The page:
What about insulin pumps?

The insulin pump is another way of administering your daily insulin. The pump is an electronic device about the size of a small mobile phone, which delivers insulin continuously via a small plastic cannula (a thin tube) under the skin. Instead of giving yourself a basal injection and topping up with fast-acting or soluble analogue insulin, you programme the pump to deliver different amounts of insulin at different times of day, depending on factors such as your target blood glucose and the amount of carbs you have eaten. It takes a lot of work to do all the calculations and get started on an insulin pump, but afterwards it has many benefits – you need fewer injections and can control your blood glucose levels more easily.

If you are considering switching to an insulin pump you should talk to your diabetes care team. You may also find our course ‘Considering an insulin pump?‘ useful.

Read below what some people with type 1 diabetes have to say about their experiences with taking insulin:

“Remembering to inject was sometimes an issue, and if you were out it could sometimes be difficult to find a place that was discreet or had good enough lighting to see what you were doing! Also just the physical aspect of having to inject yourself several times a day can be tiresome”.

“I like the fact I’m not injecting four or more times in a day. I also like how the pump can correct the does if necessary. It is very flexible in that you can eat when you want, if you want and what you want. I find the pump hard to hide sometimes which is a bit of a pain”.

” I was reluctant to take the pump on. My biggest worry was being constantly connected, especially overnight. There has been no trouble at all with managing the pump. Would not consider giving it up!”

“A pump is overwhelmingly superior to injections for control and flexibility”.

 “Positive experiences are that you don’t have to inject, it’s easy to administer your insulin doses wherever you are and things like physical activity are much easier to manage. Negative aspects are sometimes trying to figure out where to put it with certain things you are wearing, getting used to being attached to a device even when sleeping – it’s just there all the time!”

Benefits – you feel more secure in knowing that you can be flexible with mealtimes, exercise at short notice, change plans etc. as your pump basal will cover the day to day insulin requirements, better blood glucose control, record of insulin delivery. And drawbacks of using an insulin pump – wearing it….sleeping, car seat belt, ‘bad’ sites, catching on door handles, removal for bath/shower, possible malfunction and reliance, increased blood testing”.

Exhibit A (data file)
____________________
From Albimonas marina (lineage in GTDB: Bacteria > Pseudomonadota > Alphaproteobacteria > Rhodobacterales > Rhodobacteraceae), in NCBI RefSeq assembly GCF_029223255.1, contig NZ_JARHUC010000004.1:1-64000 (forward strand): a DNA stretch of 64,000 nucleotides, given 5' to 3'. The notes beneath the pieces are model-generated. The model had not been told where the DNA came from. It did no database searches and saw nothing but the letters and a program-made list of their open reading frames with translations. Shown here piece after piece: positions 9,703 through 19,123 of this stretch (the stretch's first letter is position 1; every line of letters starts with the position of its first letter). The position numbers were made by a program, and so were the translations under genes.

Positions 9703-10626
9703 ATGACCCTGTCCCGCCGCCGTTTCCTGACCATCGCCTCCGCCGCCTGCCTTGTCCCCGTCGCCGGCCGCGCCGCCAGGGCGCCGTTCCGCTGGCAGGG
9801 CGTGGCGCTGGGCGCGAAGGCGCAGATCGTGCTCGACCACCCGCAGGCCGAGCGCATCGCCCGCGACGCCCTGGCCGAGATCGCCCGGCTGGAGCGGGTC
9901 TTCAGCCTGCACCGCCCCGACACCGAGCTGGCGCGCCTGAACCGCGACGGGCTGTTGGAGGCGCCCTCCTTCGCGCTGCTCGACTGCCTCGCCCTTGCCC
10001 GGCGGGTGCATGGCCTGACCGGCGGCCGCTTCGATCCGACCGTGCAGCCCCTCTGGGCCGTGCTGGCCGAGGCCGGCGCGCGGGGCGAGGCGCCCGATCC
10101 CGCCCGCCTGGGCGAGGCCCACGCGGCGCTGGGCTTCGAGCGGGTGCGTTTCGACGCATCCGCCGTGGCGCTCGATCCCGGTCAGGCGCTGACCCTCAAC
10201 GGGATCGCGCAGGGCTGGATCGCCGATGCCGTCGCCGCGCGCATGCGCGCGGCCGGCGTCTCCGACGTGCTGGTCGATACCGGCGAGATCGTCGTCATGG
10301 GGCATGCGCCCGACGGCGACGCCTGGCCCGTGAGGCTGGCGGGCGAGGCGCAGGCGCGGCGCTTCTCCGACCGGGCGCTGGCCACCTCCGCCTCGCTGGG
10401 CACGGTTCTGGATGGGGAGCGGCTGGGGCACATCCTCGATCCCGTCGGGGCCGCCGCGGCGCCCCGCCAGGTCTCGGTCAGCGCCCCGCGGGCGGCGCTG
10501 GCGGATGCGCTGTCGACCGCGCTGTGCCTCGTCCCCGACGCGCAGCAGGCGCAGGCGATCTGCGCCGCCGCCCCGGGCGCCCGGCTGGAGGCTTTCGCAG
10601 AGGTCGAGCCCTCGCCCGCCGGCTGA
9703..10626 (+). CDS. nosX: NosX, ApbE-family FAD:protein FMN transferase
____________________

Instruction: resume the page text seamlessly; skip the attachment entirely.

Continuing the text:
“Basic challenges are remembering the type of functionality that a pump gives you. So it really has taken a year before I’ve become competent with Square Wave, Dual Wave and temporary bolus – but I wouldn’t say even now I’m expert. That said, being from a technology background I would still like to see a smaller form factor for the pump (it is still quite bulky), and I also think there is a missed opportunity for more accessories for how to store/hold it on your person. Also how long will it take for an integrated phone app to manage all the information in a format that has been designed by a user interface designer?! The scientists/engineers need to step aside! Even the pump screen flows are not intuitive. All in all, though, I have found it a benefit for my lifestyle which is particularly without routine, and the pump allows for better management of that – and in most cases reduces my likelihood of hypo’s”.

Most people who try an insulin pump get on very well with it after the initial training period, and hardly anyone goes back to injections after switching to using a pump.

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